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Photo of Orbex rocket engine

Orbex commissions a 3D printer that may produce greater than 35 rocket engines per 12 months

VALETTA, Malta – After raising $ 24 million in December, Orbex announced on February 24 that AMCM had been awarded a contract to build a high-volume 3D printer to manufacture its rocket engines.

The Scottish microlauncher startup is currently developing Prime, a two-stage launcher powered by six first and second stage biopropane engines. The vehicle’s maiden flight is scheduled for 2022 from a scheduled launch facility in Sutherland, Scotland.

Orbex said the 3D printer will be the largest in Europe and allow the company to produce more than 35 rocket engines per year. First, however, the printer is used to perfect the first and second stage engine designs.

“While our rocket engines and other critical systems are pretty mature after years of testing, a large in-house 3D printing system like this one gives us far greater speed and flexibility as we ramp up production,” said Chris Larmour, CEO of Orbex. “This means that we can iterate further and improve performance even further.”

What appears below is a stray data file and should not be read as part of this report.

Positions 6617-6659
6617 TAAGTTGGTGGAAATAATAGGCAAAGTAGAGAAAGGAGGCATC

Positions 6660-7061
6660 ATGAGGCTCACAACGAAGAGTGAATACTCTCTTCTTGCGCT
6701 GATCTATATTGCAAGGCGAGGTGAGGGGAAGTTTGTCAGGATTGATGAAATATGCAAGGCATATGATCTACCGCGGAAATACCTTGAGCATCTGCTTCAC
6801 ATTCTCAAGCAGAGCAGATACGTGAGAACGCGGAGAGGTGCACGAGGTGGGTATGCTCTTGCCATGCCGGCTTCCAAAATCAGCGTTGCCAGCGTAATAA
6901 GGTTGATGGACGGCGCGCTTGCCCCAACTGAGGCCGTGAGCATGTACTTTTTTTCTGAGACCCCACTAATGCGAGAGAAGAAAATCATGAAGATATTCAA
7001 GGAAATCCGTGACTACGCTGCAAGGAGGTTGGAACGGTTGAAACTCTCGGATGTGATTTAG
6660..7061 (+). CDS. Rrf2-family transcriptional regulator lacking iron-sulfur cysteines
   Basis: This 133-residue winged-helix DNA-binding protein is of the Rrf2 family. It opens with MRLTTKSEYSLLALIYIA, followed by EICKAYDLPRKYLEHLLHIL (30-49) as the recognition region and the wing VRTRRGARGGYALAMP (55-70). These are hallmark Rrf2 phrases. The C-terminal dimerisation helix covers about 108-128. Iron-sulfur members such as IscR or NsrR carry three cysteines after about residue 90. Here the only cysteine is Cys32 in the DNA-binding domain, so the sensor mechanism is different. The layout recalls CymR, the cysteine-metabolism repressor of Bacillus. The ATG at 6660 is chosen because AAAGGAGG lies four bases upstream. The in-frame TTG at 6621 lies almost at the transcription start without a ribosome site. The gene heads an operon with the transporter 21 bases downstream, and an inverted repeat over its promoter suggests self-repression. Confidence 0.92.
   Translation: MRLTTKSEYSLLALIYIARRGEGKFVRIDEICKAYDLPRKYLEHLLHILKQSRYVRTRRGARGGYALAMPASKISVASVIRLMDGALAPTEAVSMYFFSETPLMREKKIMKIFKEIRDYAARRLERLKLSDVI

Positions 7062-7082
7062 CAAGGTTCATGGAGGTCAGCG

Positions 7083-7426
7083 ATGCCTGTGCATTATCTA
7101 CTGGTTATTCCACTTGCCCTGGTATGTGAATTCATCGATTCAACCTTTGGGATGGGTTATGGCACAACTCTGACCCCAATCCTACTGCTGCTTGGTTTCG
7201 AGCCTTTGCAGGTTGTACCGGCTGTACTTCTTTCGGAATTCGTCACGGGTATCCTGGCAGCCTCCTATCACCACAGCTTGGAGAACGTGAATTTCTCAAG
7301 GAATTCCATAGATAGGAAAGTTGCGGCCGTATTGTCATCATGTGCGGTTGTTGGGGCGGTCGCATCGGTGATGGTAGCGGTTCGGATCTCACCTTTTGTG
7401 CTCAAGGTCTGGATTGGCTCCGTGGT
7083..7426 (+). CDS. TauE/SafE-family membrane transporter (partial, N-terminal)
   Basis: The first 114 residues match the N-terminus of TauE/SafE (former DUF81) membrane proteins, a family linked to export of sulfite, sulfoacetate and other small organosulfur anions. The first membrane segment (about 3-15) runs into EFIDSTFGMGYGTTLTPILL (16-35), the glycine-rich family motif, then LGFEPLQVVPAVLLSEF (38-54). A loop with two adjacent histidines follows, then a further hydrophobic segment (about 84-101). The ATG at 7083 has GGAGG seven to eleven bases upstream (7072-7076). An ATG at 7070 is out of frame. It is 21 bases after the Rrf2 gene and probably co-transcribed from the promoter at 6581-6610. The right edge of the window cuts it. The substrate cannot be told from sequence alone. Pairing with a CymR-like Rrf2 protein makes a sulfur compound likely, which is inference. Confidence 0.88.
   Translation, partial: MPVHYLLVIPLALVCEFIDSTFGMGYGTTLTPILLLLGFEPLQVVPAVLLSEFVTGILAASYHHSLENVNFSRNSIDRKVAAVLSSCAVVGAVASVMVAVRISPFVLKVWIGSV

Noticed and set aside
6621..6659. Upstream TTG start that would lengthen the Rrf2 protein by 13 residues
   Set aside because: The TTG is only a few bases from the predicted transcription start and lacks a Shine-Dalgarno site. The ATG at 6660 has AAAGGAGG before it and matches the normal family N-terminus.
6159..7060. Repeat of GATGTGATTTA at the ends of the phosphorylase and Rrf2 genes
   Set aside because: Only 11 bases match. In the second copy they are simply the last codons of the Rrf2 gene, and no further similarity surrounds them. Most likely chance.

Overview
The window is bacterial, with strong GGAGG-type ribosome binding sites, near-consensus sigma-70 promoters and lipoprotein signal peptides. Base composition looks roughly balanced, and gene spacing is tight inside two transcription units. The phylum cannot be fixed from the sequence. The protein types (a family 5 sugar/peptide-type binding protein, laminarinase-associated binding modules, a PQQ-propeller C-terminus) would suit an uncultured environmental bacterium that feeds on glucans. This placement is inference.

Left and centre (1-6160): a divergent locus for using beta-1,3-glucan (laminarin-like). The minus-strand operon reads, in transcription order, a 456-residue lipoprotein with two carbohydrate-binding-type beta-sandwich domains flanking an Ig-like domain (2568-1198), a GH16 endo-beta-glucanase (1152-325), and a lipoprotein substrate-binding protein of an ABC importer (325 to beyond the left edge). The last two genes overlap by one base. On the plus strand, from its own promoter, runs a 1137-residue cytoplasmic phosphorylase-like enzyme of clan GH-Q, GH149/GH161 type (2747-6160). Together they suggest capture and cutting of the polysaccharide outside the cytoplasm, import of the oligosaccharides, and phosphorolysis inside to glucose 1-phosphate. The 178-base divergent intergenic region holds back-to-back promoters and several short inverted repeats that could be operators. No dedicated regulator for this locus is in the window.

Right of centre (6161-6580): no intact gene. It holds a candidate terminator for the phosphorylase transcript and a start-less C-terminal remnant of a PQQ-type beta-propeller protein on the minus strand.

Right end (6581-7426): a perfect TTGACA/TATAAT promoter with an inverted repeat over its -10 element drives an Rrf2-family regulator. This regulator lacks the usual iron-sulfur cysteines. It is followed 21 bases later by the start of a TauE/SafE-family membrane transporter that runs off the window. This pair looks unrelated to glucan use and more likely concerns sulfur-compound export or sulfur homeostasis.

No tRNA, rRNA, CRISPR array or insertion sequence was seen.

The 3D printer developed for Orbex is based on the four-laser metal printing platform AMCM M 4K-4, which the German technology company produced in series last June. A similar AMCM 3D printer was used by the US microlaunch startup Launcher to make test prototypes of its E-2 rocket engine.

In addition to the 3D printer itself, the multi-million dollar deal includes post-processing machines and an automated imaging inspection system to validate print quality.

To accommodate the 3D printer and associated equipment, Orbex will add 1,000 square feet to the factory space of its development facility in Forres, Scotland.

The Orbex Forres facility opened in 2019. The 2,000 square meter facility includes a missile design and integration facility, operations center, and executive offices. Work on expanding the facility has already started.

Orbex has won customers for six Prime launches so far. The vehicle’s first launch is expected to be an experimental payload for the smallsat maker Surrey Satellite Technology Ltd. carry. Larmour said the company is expected to add more customers over the next few months.